Put to the Sword

An Account of the Actions and Services of the British Army in India During the Anglo-Maratha Wars 1774-1819

David C.J. Howell

The Anglo-Maratha wars expanded the East India Company's dominion and territory in the sub-continent and finally removed a significant enemy to its continuing conquest of India.
Date Published :
May 2022
Publisher :
Helion and Company
Series :
From Reason to Revolution
Illustration :
37 b/w & color ills
Format Available    QuantityPrice
Binding. : Paperback
ISBN : 9781915070456
Pages : 424
Dimensions : 9.75 X 6.75 inches
Stock Status : Not Yet Published. Available for Pre-Order
-
+
$55.00

Overview
-

In 1774 the British East India Company engineered a war against one of India’s most challenging peoples, the Marathas, in order to strengthen the security of its existing dominions and to expand territory and influence. It was a mistake which caused the surrender, retreat and humiliation of a British army and left the Marathas in an improved position militarily. British forces during the First Anglo-Maratha War of 1774-1783, suffered at the hands of a much wilier Maratha foe than they had ever anticipated.

The Second Anglo-Maratha war was fought in two spheres of India, the Deccan and Hindustan, in order that the Company could replace the power vacuum left from the previous war 20 years before. During the second war the focus to a large extent has been on the successful battles and career of Arthur Wellesley during seven years in India, his victory at Assaye in, but disaster followed for other British armies in Hindustan with a calamitous retreat to Agra and a disastrous siege at Bhurtpore.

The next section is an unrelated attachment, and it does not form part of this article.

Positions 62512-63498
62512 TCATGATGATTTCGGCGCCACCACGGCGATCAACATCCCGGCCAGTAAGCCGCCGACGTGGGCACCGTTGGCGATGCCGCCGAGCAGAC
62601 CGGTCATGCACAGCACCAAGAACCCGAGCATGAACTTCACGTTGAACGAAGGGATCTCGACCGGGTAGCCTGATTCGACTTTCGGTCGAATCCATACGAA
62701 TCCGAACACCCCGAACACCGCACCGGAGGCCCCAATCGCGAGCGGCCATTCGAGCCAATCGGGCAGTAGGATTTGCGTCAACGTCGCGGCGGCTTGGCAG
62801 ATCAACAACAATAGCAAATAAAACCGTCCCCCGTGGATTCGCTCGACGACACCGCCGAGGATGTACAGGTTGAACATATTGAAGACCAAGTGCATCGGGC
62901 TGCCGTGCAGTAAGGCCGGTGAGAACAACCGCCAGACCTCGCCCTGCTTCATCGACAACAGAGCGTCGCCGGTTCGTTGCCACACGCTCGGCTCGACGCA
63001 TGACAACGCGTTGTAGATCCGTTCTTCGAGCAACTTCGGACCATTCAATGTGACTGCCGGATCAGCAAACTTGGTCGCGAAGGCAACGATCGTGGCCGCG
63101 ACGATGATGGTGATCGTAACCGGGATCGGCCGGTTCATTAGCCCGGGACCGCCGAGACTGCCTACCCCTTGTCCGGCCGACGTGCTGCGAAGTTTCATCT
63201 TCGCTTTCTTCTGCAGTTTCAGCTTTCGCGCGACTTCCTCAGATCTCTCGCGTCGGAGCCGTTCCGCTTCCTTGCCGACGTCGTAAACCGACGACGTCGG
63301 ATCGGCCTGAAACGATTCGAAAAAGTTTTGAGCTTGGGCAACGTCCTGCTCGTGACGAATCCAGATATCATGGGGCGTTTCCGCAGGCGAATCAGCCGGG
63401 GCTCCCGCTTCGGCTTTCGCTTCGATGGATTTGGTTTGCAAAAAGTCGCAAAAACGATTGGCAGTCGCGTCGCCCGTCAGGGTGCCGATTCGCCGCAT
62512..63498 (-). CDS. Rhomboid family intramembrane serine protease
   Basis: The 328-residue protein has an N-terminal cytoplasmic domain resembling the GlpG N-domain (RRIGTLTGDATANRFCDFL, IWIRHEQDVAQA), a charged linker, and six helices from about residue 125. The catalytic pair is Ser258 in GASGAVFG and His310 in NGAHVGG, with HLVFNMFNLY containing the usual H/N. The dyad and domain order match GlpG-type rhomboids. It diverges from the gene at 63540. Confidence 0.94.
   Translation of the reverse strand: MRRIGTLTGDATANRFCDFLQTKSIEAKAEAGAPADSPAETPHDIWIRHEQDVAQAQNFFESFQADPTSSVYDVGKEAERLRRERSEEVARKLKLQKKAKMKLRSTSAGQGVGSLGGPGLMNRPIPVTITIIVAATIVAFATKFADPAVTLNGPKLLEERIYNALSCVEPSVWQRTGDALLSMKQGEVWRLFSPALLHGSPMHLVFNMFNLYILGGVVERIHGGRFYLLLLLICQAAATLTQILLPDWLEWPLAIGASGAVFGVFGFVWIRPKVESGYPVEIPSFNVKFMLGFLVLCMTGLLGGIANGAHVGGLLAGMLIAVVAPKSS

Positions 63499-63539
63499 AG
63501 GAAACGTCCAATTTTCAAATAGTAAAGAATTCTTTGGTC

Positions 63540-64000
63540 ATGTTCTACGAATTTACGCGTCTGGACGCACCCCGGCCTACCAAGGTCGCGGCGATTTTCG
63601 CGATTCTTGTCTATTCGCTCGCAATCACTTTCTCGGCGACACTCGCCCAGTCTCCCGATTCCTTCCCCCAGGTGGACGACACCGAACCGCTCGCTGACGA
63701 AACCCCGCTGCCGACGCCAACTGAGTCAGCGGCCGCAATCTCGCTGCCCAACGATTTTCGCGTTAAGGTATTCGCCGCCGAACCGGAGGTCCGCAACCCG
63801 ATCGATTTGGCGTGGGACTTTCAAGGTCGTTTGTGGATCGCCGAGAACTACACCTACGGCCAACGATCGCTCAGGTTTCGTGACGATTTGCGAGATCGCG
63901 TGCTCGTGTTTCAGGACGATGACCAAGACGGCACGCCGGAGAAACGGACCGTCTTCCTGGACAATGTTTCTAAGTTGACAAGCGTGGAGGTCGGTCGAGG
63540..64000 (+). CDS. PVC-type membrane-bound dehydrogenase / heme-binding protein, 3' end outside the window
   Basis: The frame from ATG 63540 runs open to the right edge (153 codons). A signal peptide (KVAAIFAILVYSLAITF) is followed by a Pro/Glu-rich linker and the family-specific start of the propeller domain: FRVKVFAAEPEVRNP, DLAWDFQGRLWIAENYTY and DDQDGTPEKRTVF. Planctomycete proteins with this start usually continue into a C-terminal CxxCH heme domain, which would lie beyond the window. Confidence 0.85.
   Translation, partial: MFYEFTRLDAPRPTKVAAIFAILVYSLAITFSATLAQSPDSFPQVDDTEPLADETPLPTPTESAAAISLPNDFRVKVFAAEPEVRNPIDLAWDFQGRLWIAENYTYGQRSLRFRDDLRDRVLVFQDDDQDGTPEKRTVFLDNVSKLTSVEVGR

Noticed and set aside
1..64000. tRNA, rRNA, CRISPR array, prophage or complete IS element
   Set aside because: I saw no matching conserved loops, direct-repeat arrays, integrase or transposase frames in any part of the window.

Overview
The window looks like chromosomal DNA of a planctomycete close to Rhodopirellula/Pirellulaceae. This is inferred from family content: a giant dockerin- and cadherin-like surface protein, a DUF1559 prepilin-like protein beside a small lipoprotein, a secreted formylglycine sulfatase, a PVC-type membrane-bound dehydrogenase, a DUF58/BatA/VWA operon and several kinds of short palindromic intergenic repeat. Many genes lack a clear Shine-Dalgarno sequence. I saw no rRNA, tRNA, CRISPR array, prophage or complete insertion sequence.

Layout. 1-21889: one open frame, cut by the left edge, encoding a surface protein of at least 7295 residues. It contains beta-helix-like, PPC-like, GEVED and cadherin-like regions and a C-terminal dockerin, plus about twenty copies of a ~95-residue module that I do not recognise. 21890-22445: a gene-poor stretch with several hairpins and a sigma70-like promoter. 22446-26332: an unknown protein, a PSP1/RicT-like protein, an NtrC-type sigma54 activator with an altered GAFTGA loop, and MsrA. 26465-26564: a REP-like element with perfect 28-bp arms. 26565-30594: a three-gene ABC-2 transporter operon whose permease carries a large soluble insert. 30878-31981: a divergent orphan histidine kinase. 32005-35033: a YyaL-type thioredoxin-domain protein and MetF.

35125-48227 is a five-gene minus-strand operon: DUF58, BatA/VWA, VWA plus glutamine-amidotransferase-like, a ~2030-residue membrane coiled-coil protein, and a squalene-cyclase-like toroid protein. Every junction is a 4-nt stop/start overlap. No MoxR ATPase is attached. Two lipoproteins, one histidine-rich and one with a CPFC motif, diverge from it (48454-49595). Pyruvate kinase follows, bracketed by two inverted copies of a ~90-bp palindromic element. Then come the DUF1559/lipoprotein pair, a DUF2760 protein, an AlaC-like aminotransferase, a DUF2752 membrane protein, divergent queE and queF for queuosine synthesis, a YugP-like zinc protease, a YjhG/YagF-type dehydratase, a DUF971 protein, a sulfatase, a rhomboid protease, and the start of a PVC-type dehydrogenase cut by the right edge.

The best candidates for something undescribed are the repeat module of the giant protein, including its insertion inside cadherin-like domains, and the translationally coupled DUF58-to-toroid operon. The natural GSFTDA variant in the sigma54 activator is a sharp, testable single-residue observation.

In 1817, for the third and final war against the Marathas, the British put their largest army yet into the field in a concerted effort to finally settle the issue of Maratha intransigence and opposition, together with the eradication of the criminal subculture of the Pindaris, hordes of bandit horsemen who wreaked havoc on British and the indigenous people of northwest India, and their Maratha sponsors. This was a relatively brief war but a single incident closed a general’s career and brought severe condemnation from parliament and later historians.

About The Author
-

David C. J. Howell was born at Earlham Hall, Norwich, in 1946 in what is now The School of Law at the University of East Anglia, the only time he spent in an institute for higher enlightenment. He completed his education, entirely to his own satisfaction, at King Edward VI Grammar School, Stafford and joined the Staffordshire Constabulary in 1965. After retiring in 1995 he continued with the Force as a staff support member until 2011. Married to Catharine, they have two daughters, four grandchildren, a dog called Jake and reside in Leicester.

More from this publisher